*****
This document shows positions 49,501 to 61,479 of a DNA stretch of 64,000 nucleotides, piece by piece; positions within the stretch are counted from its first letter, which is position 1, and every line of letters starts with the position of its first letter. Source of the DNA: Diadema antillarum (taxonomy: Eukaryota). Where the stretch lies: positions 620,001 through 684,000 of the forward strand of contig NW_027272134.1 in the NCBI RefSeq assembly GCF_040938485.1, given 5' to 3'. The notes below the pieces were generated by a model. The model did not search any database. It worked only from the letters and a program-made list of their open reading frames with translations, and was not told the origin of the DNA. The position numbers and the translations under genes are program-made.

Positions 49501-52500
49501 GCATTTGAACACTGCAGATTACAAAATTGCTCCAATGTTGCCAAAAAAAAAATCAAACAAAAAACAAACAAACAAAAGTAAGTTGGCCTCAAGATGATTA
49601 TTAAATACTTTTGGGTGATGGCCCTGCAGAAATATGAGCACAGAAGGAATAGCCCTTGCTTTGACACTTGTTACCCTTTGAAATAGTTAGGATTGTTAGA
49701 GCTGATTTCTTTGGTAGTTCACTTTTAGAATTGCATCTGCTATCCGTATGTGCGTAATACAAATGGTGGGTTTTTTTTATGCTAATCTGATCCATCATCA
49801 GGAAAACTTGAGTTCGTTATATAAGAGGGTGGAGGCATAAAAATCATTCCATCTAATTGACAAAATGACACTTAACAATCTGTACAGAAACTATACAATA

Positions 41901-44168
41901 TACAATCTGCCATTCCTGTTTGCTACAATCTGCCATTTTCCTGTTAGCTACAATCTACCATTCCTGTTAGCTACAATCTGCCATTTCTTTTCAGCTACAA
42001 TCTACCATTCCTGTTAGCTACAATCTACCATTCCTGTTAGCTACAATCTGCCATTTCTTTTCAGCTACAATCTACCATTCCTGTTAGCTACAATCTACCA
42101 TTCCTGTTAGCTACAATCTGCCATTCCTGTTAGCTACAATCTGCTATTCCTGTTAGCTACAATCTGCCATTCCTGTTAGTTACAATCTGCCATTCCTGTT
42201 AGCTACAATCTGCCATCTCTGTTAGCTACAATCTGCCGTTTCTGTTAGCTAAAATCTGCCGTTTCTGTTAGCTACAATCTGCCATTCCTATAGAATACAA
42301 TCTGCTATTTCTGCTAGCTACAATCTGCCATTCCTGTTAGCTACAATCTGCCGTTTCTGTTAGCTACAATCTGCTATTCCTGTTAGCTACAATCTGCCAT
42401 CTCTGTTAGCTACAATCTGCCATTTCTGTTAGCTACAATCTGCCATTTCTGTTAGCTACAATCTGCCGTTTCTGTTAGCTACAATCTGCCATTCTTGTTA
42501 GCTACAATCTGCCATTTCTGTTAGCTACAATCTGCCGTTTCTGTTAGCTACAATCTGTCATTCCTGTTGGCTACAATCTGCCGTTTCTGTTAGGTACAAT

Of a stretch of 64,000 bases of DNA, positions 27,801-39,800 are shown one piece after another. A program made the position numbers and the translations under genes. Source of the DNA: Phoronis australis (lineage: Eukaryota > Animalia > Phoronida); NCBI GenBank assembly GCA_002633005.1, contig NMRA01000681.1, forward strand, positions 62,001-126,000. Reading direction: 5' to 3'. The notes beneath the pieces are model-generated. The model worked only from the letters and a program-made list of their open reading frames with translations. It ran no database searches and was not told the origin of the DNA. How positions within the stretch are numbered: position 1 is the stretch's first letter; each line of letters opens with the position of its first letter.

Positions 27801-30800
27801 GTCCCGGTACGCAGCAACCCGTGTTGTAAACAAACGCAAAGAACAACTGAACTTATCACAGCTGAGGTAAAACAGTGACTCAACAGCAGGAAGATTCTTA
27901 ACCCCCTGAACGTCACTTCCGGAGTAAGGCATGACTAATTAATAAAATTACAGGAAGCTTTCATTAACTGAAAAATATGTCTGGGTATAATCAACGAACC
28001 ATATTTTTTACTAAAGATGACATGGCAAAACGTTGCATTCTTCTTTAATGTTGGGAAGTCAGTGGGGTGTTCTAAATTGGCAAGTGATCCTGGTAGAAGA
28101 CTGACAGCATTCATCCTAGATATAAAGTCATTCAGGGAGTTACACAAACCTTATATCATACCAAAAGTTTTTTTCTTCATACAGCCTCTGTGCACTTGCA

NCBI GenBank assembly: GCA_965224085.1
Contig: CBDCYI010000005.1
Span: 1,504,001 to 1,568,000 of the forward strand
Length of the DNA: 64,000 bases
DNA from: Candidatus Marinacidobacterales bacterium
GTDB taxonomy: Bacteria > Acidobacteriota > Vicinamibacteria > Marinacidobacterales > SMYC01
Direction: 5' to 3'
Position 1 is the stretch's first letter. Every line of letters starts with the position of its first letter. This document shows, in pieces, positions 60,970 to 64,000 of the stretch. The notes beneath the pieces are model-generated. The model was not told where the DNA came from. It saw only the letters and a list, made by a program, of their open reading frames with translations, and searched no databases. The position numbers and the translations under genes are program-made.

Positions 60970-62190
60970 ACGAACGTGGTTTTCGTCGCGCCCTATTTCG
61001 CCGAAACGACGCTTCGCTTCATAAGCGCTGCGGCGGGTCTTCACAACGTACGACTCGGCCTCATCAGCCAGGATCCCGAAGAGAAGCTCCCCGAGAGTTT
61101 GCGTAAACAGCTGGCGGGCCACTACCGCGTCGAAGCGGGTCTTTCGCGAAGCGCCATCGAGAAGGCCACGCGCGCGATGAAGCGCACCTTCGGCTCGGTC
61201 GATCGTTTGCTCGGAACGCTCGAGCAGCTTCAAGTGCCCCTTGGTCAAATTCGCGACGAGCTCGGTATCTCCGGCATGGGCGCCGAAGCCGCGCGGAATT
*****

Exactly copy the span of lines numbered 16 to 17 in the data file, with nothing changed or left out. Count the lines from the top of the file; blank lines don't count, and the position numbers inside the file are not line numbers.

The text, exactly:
Positions 27801-30800
27801 GTCCCGGTACGCAGCAACCCGTGTTGTAAACAAACGCAAAGAACAACTGAACTTATCACAGCTGAGGTAAAACAGTGACTCAACAGCAGGAAGATTCTTA